Examining Black-Latino Relations, Gently - New York Times:
Earlier this spring, in train stations and subway cars across the city, advertisements began appearing for a play that was to begin a limited engagement at Florence Gould Hall of the Alliance Française. This might easily pass without comment, were it not for the matter of the show’s already quiet if substantial success. “Platanos & Collard Greens” was first produced in a tiny Midtown theater — 70 seats — in 2003 and has moved gradually and intermittently to larger spaces since, with virtually nothing but conversation to endorse it.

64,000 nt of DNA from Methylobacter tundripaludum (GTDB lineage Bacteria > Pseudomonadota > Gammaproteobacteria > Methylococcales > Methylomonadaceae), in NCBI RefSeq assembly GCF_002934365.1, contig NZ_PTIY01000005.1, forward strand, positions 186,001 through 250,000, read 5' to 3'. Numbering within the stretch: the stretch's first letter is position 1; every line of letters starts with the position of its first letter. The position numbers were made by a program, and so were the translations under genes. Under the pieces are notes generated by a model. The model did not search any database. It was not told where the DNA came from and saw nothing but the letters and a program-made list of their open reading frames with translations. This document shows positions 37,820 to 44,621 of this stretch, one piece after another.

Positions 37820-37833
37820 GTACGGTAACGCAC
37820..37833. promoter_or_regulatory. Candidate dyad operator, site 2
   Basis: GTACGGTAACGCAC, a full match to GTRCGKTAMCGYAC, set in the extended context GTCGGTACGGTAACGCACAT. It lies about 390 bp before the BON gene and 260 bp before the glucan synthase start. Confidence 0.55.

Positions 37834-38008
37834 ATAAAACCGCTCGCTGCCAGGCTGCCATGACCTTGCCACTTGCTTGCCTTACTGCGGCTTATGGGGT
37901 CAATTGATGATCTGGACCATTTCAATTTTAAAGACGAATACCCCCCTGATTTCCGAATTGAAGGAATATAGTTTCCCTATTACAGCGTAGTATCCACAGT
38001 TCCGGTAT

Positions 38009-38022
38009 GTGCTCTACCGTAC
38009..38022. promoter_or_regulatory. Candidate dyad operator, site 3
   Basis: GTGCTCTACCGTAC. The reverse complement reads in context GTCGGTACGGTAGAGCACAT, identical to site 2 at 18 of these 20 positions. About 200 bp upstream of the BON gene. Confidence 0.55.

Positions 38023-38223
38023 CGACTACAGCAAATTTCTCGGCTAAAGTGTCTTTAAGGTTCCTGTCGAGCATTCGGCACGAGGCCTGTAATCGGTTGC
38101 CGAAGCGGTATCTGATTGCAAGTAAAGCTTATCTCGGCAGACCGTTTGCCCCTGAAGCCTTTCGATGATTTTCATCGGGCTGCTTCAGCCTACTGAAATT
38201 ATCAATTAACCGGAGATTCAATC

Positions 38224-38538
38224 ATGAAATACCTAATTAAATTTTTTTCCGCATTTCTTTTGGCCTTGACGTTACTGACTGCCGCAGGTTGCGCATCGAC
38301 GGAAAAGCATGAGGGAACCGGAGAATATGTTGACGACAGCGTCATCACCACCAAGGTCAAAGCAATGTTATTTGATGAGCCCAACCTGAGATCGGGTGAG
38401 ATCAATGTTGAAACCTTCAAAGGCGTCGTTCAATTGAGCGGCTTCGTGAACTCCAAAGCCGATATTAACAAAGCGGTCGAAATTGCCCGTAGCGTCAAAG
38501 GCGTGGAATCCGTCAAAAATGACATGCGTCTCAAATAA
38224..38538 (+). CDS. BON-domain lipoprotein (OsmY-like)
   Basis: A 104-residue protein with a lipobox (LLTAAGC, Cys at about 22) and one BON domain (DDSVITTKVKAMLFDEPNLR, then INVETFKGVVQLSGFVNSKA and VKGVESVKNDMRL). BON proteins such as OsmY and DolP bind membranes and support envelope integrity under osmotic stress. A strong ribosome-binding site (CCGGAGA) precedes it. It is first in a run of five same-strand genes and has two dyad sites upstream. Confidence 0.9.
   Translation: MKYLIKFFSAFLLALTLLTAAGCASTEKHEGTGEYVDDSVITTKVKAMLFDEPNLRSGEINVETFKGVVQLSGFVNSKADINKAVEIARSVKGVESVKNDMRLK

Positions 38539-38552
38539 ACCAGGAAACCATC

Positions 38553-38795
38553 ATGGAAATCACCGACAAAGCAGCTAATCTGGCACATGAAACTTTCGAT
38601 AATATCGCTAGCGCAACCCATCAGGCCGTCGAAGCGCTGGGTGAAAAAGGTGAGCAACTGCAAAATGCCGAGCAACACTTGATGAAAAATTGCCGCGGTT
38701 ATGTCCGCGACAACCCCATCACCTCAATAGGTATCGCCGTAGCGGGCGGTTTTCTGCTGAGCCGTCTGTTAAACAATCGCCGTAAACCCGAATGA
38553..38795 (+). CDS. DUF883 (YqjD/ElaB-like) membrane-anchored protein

Though the show’s creator, David Lamb, had taken out a few spots on urban radio over the years, he relied primarily on his audiences to do his promotional work for him. The show functions without a press agent; until a few weeks ago it had no Web site. The cast is entirely anonymous, in the purest, hoariest sense of the term. The production notes for “Platanos & Collard Greens” may be singular in the world of New York theater for featuring not one actor whose credits include an outing on “Law & Order” or its subsidiaries.
By the end of its run at Gould Hall in September, though, about 90,000 people will have seen “Platanos & Collard Greens” a figure that exceeds the number who have taken a seat at “The Year of Magical Thinking” on Broadway by close to 20,000.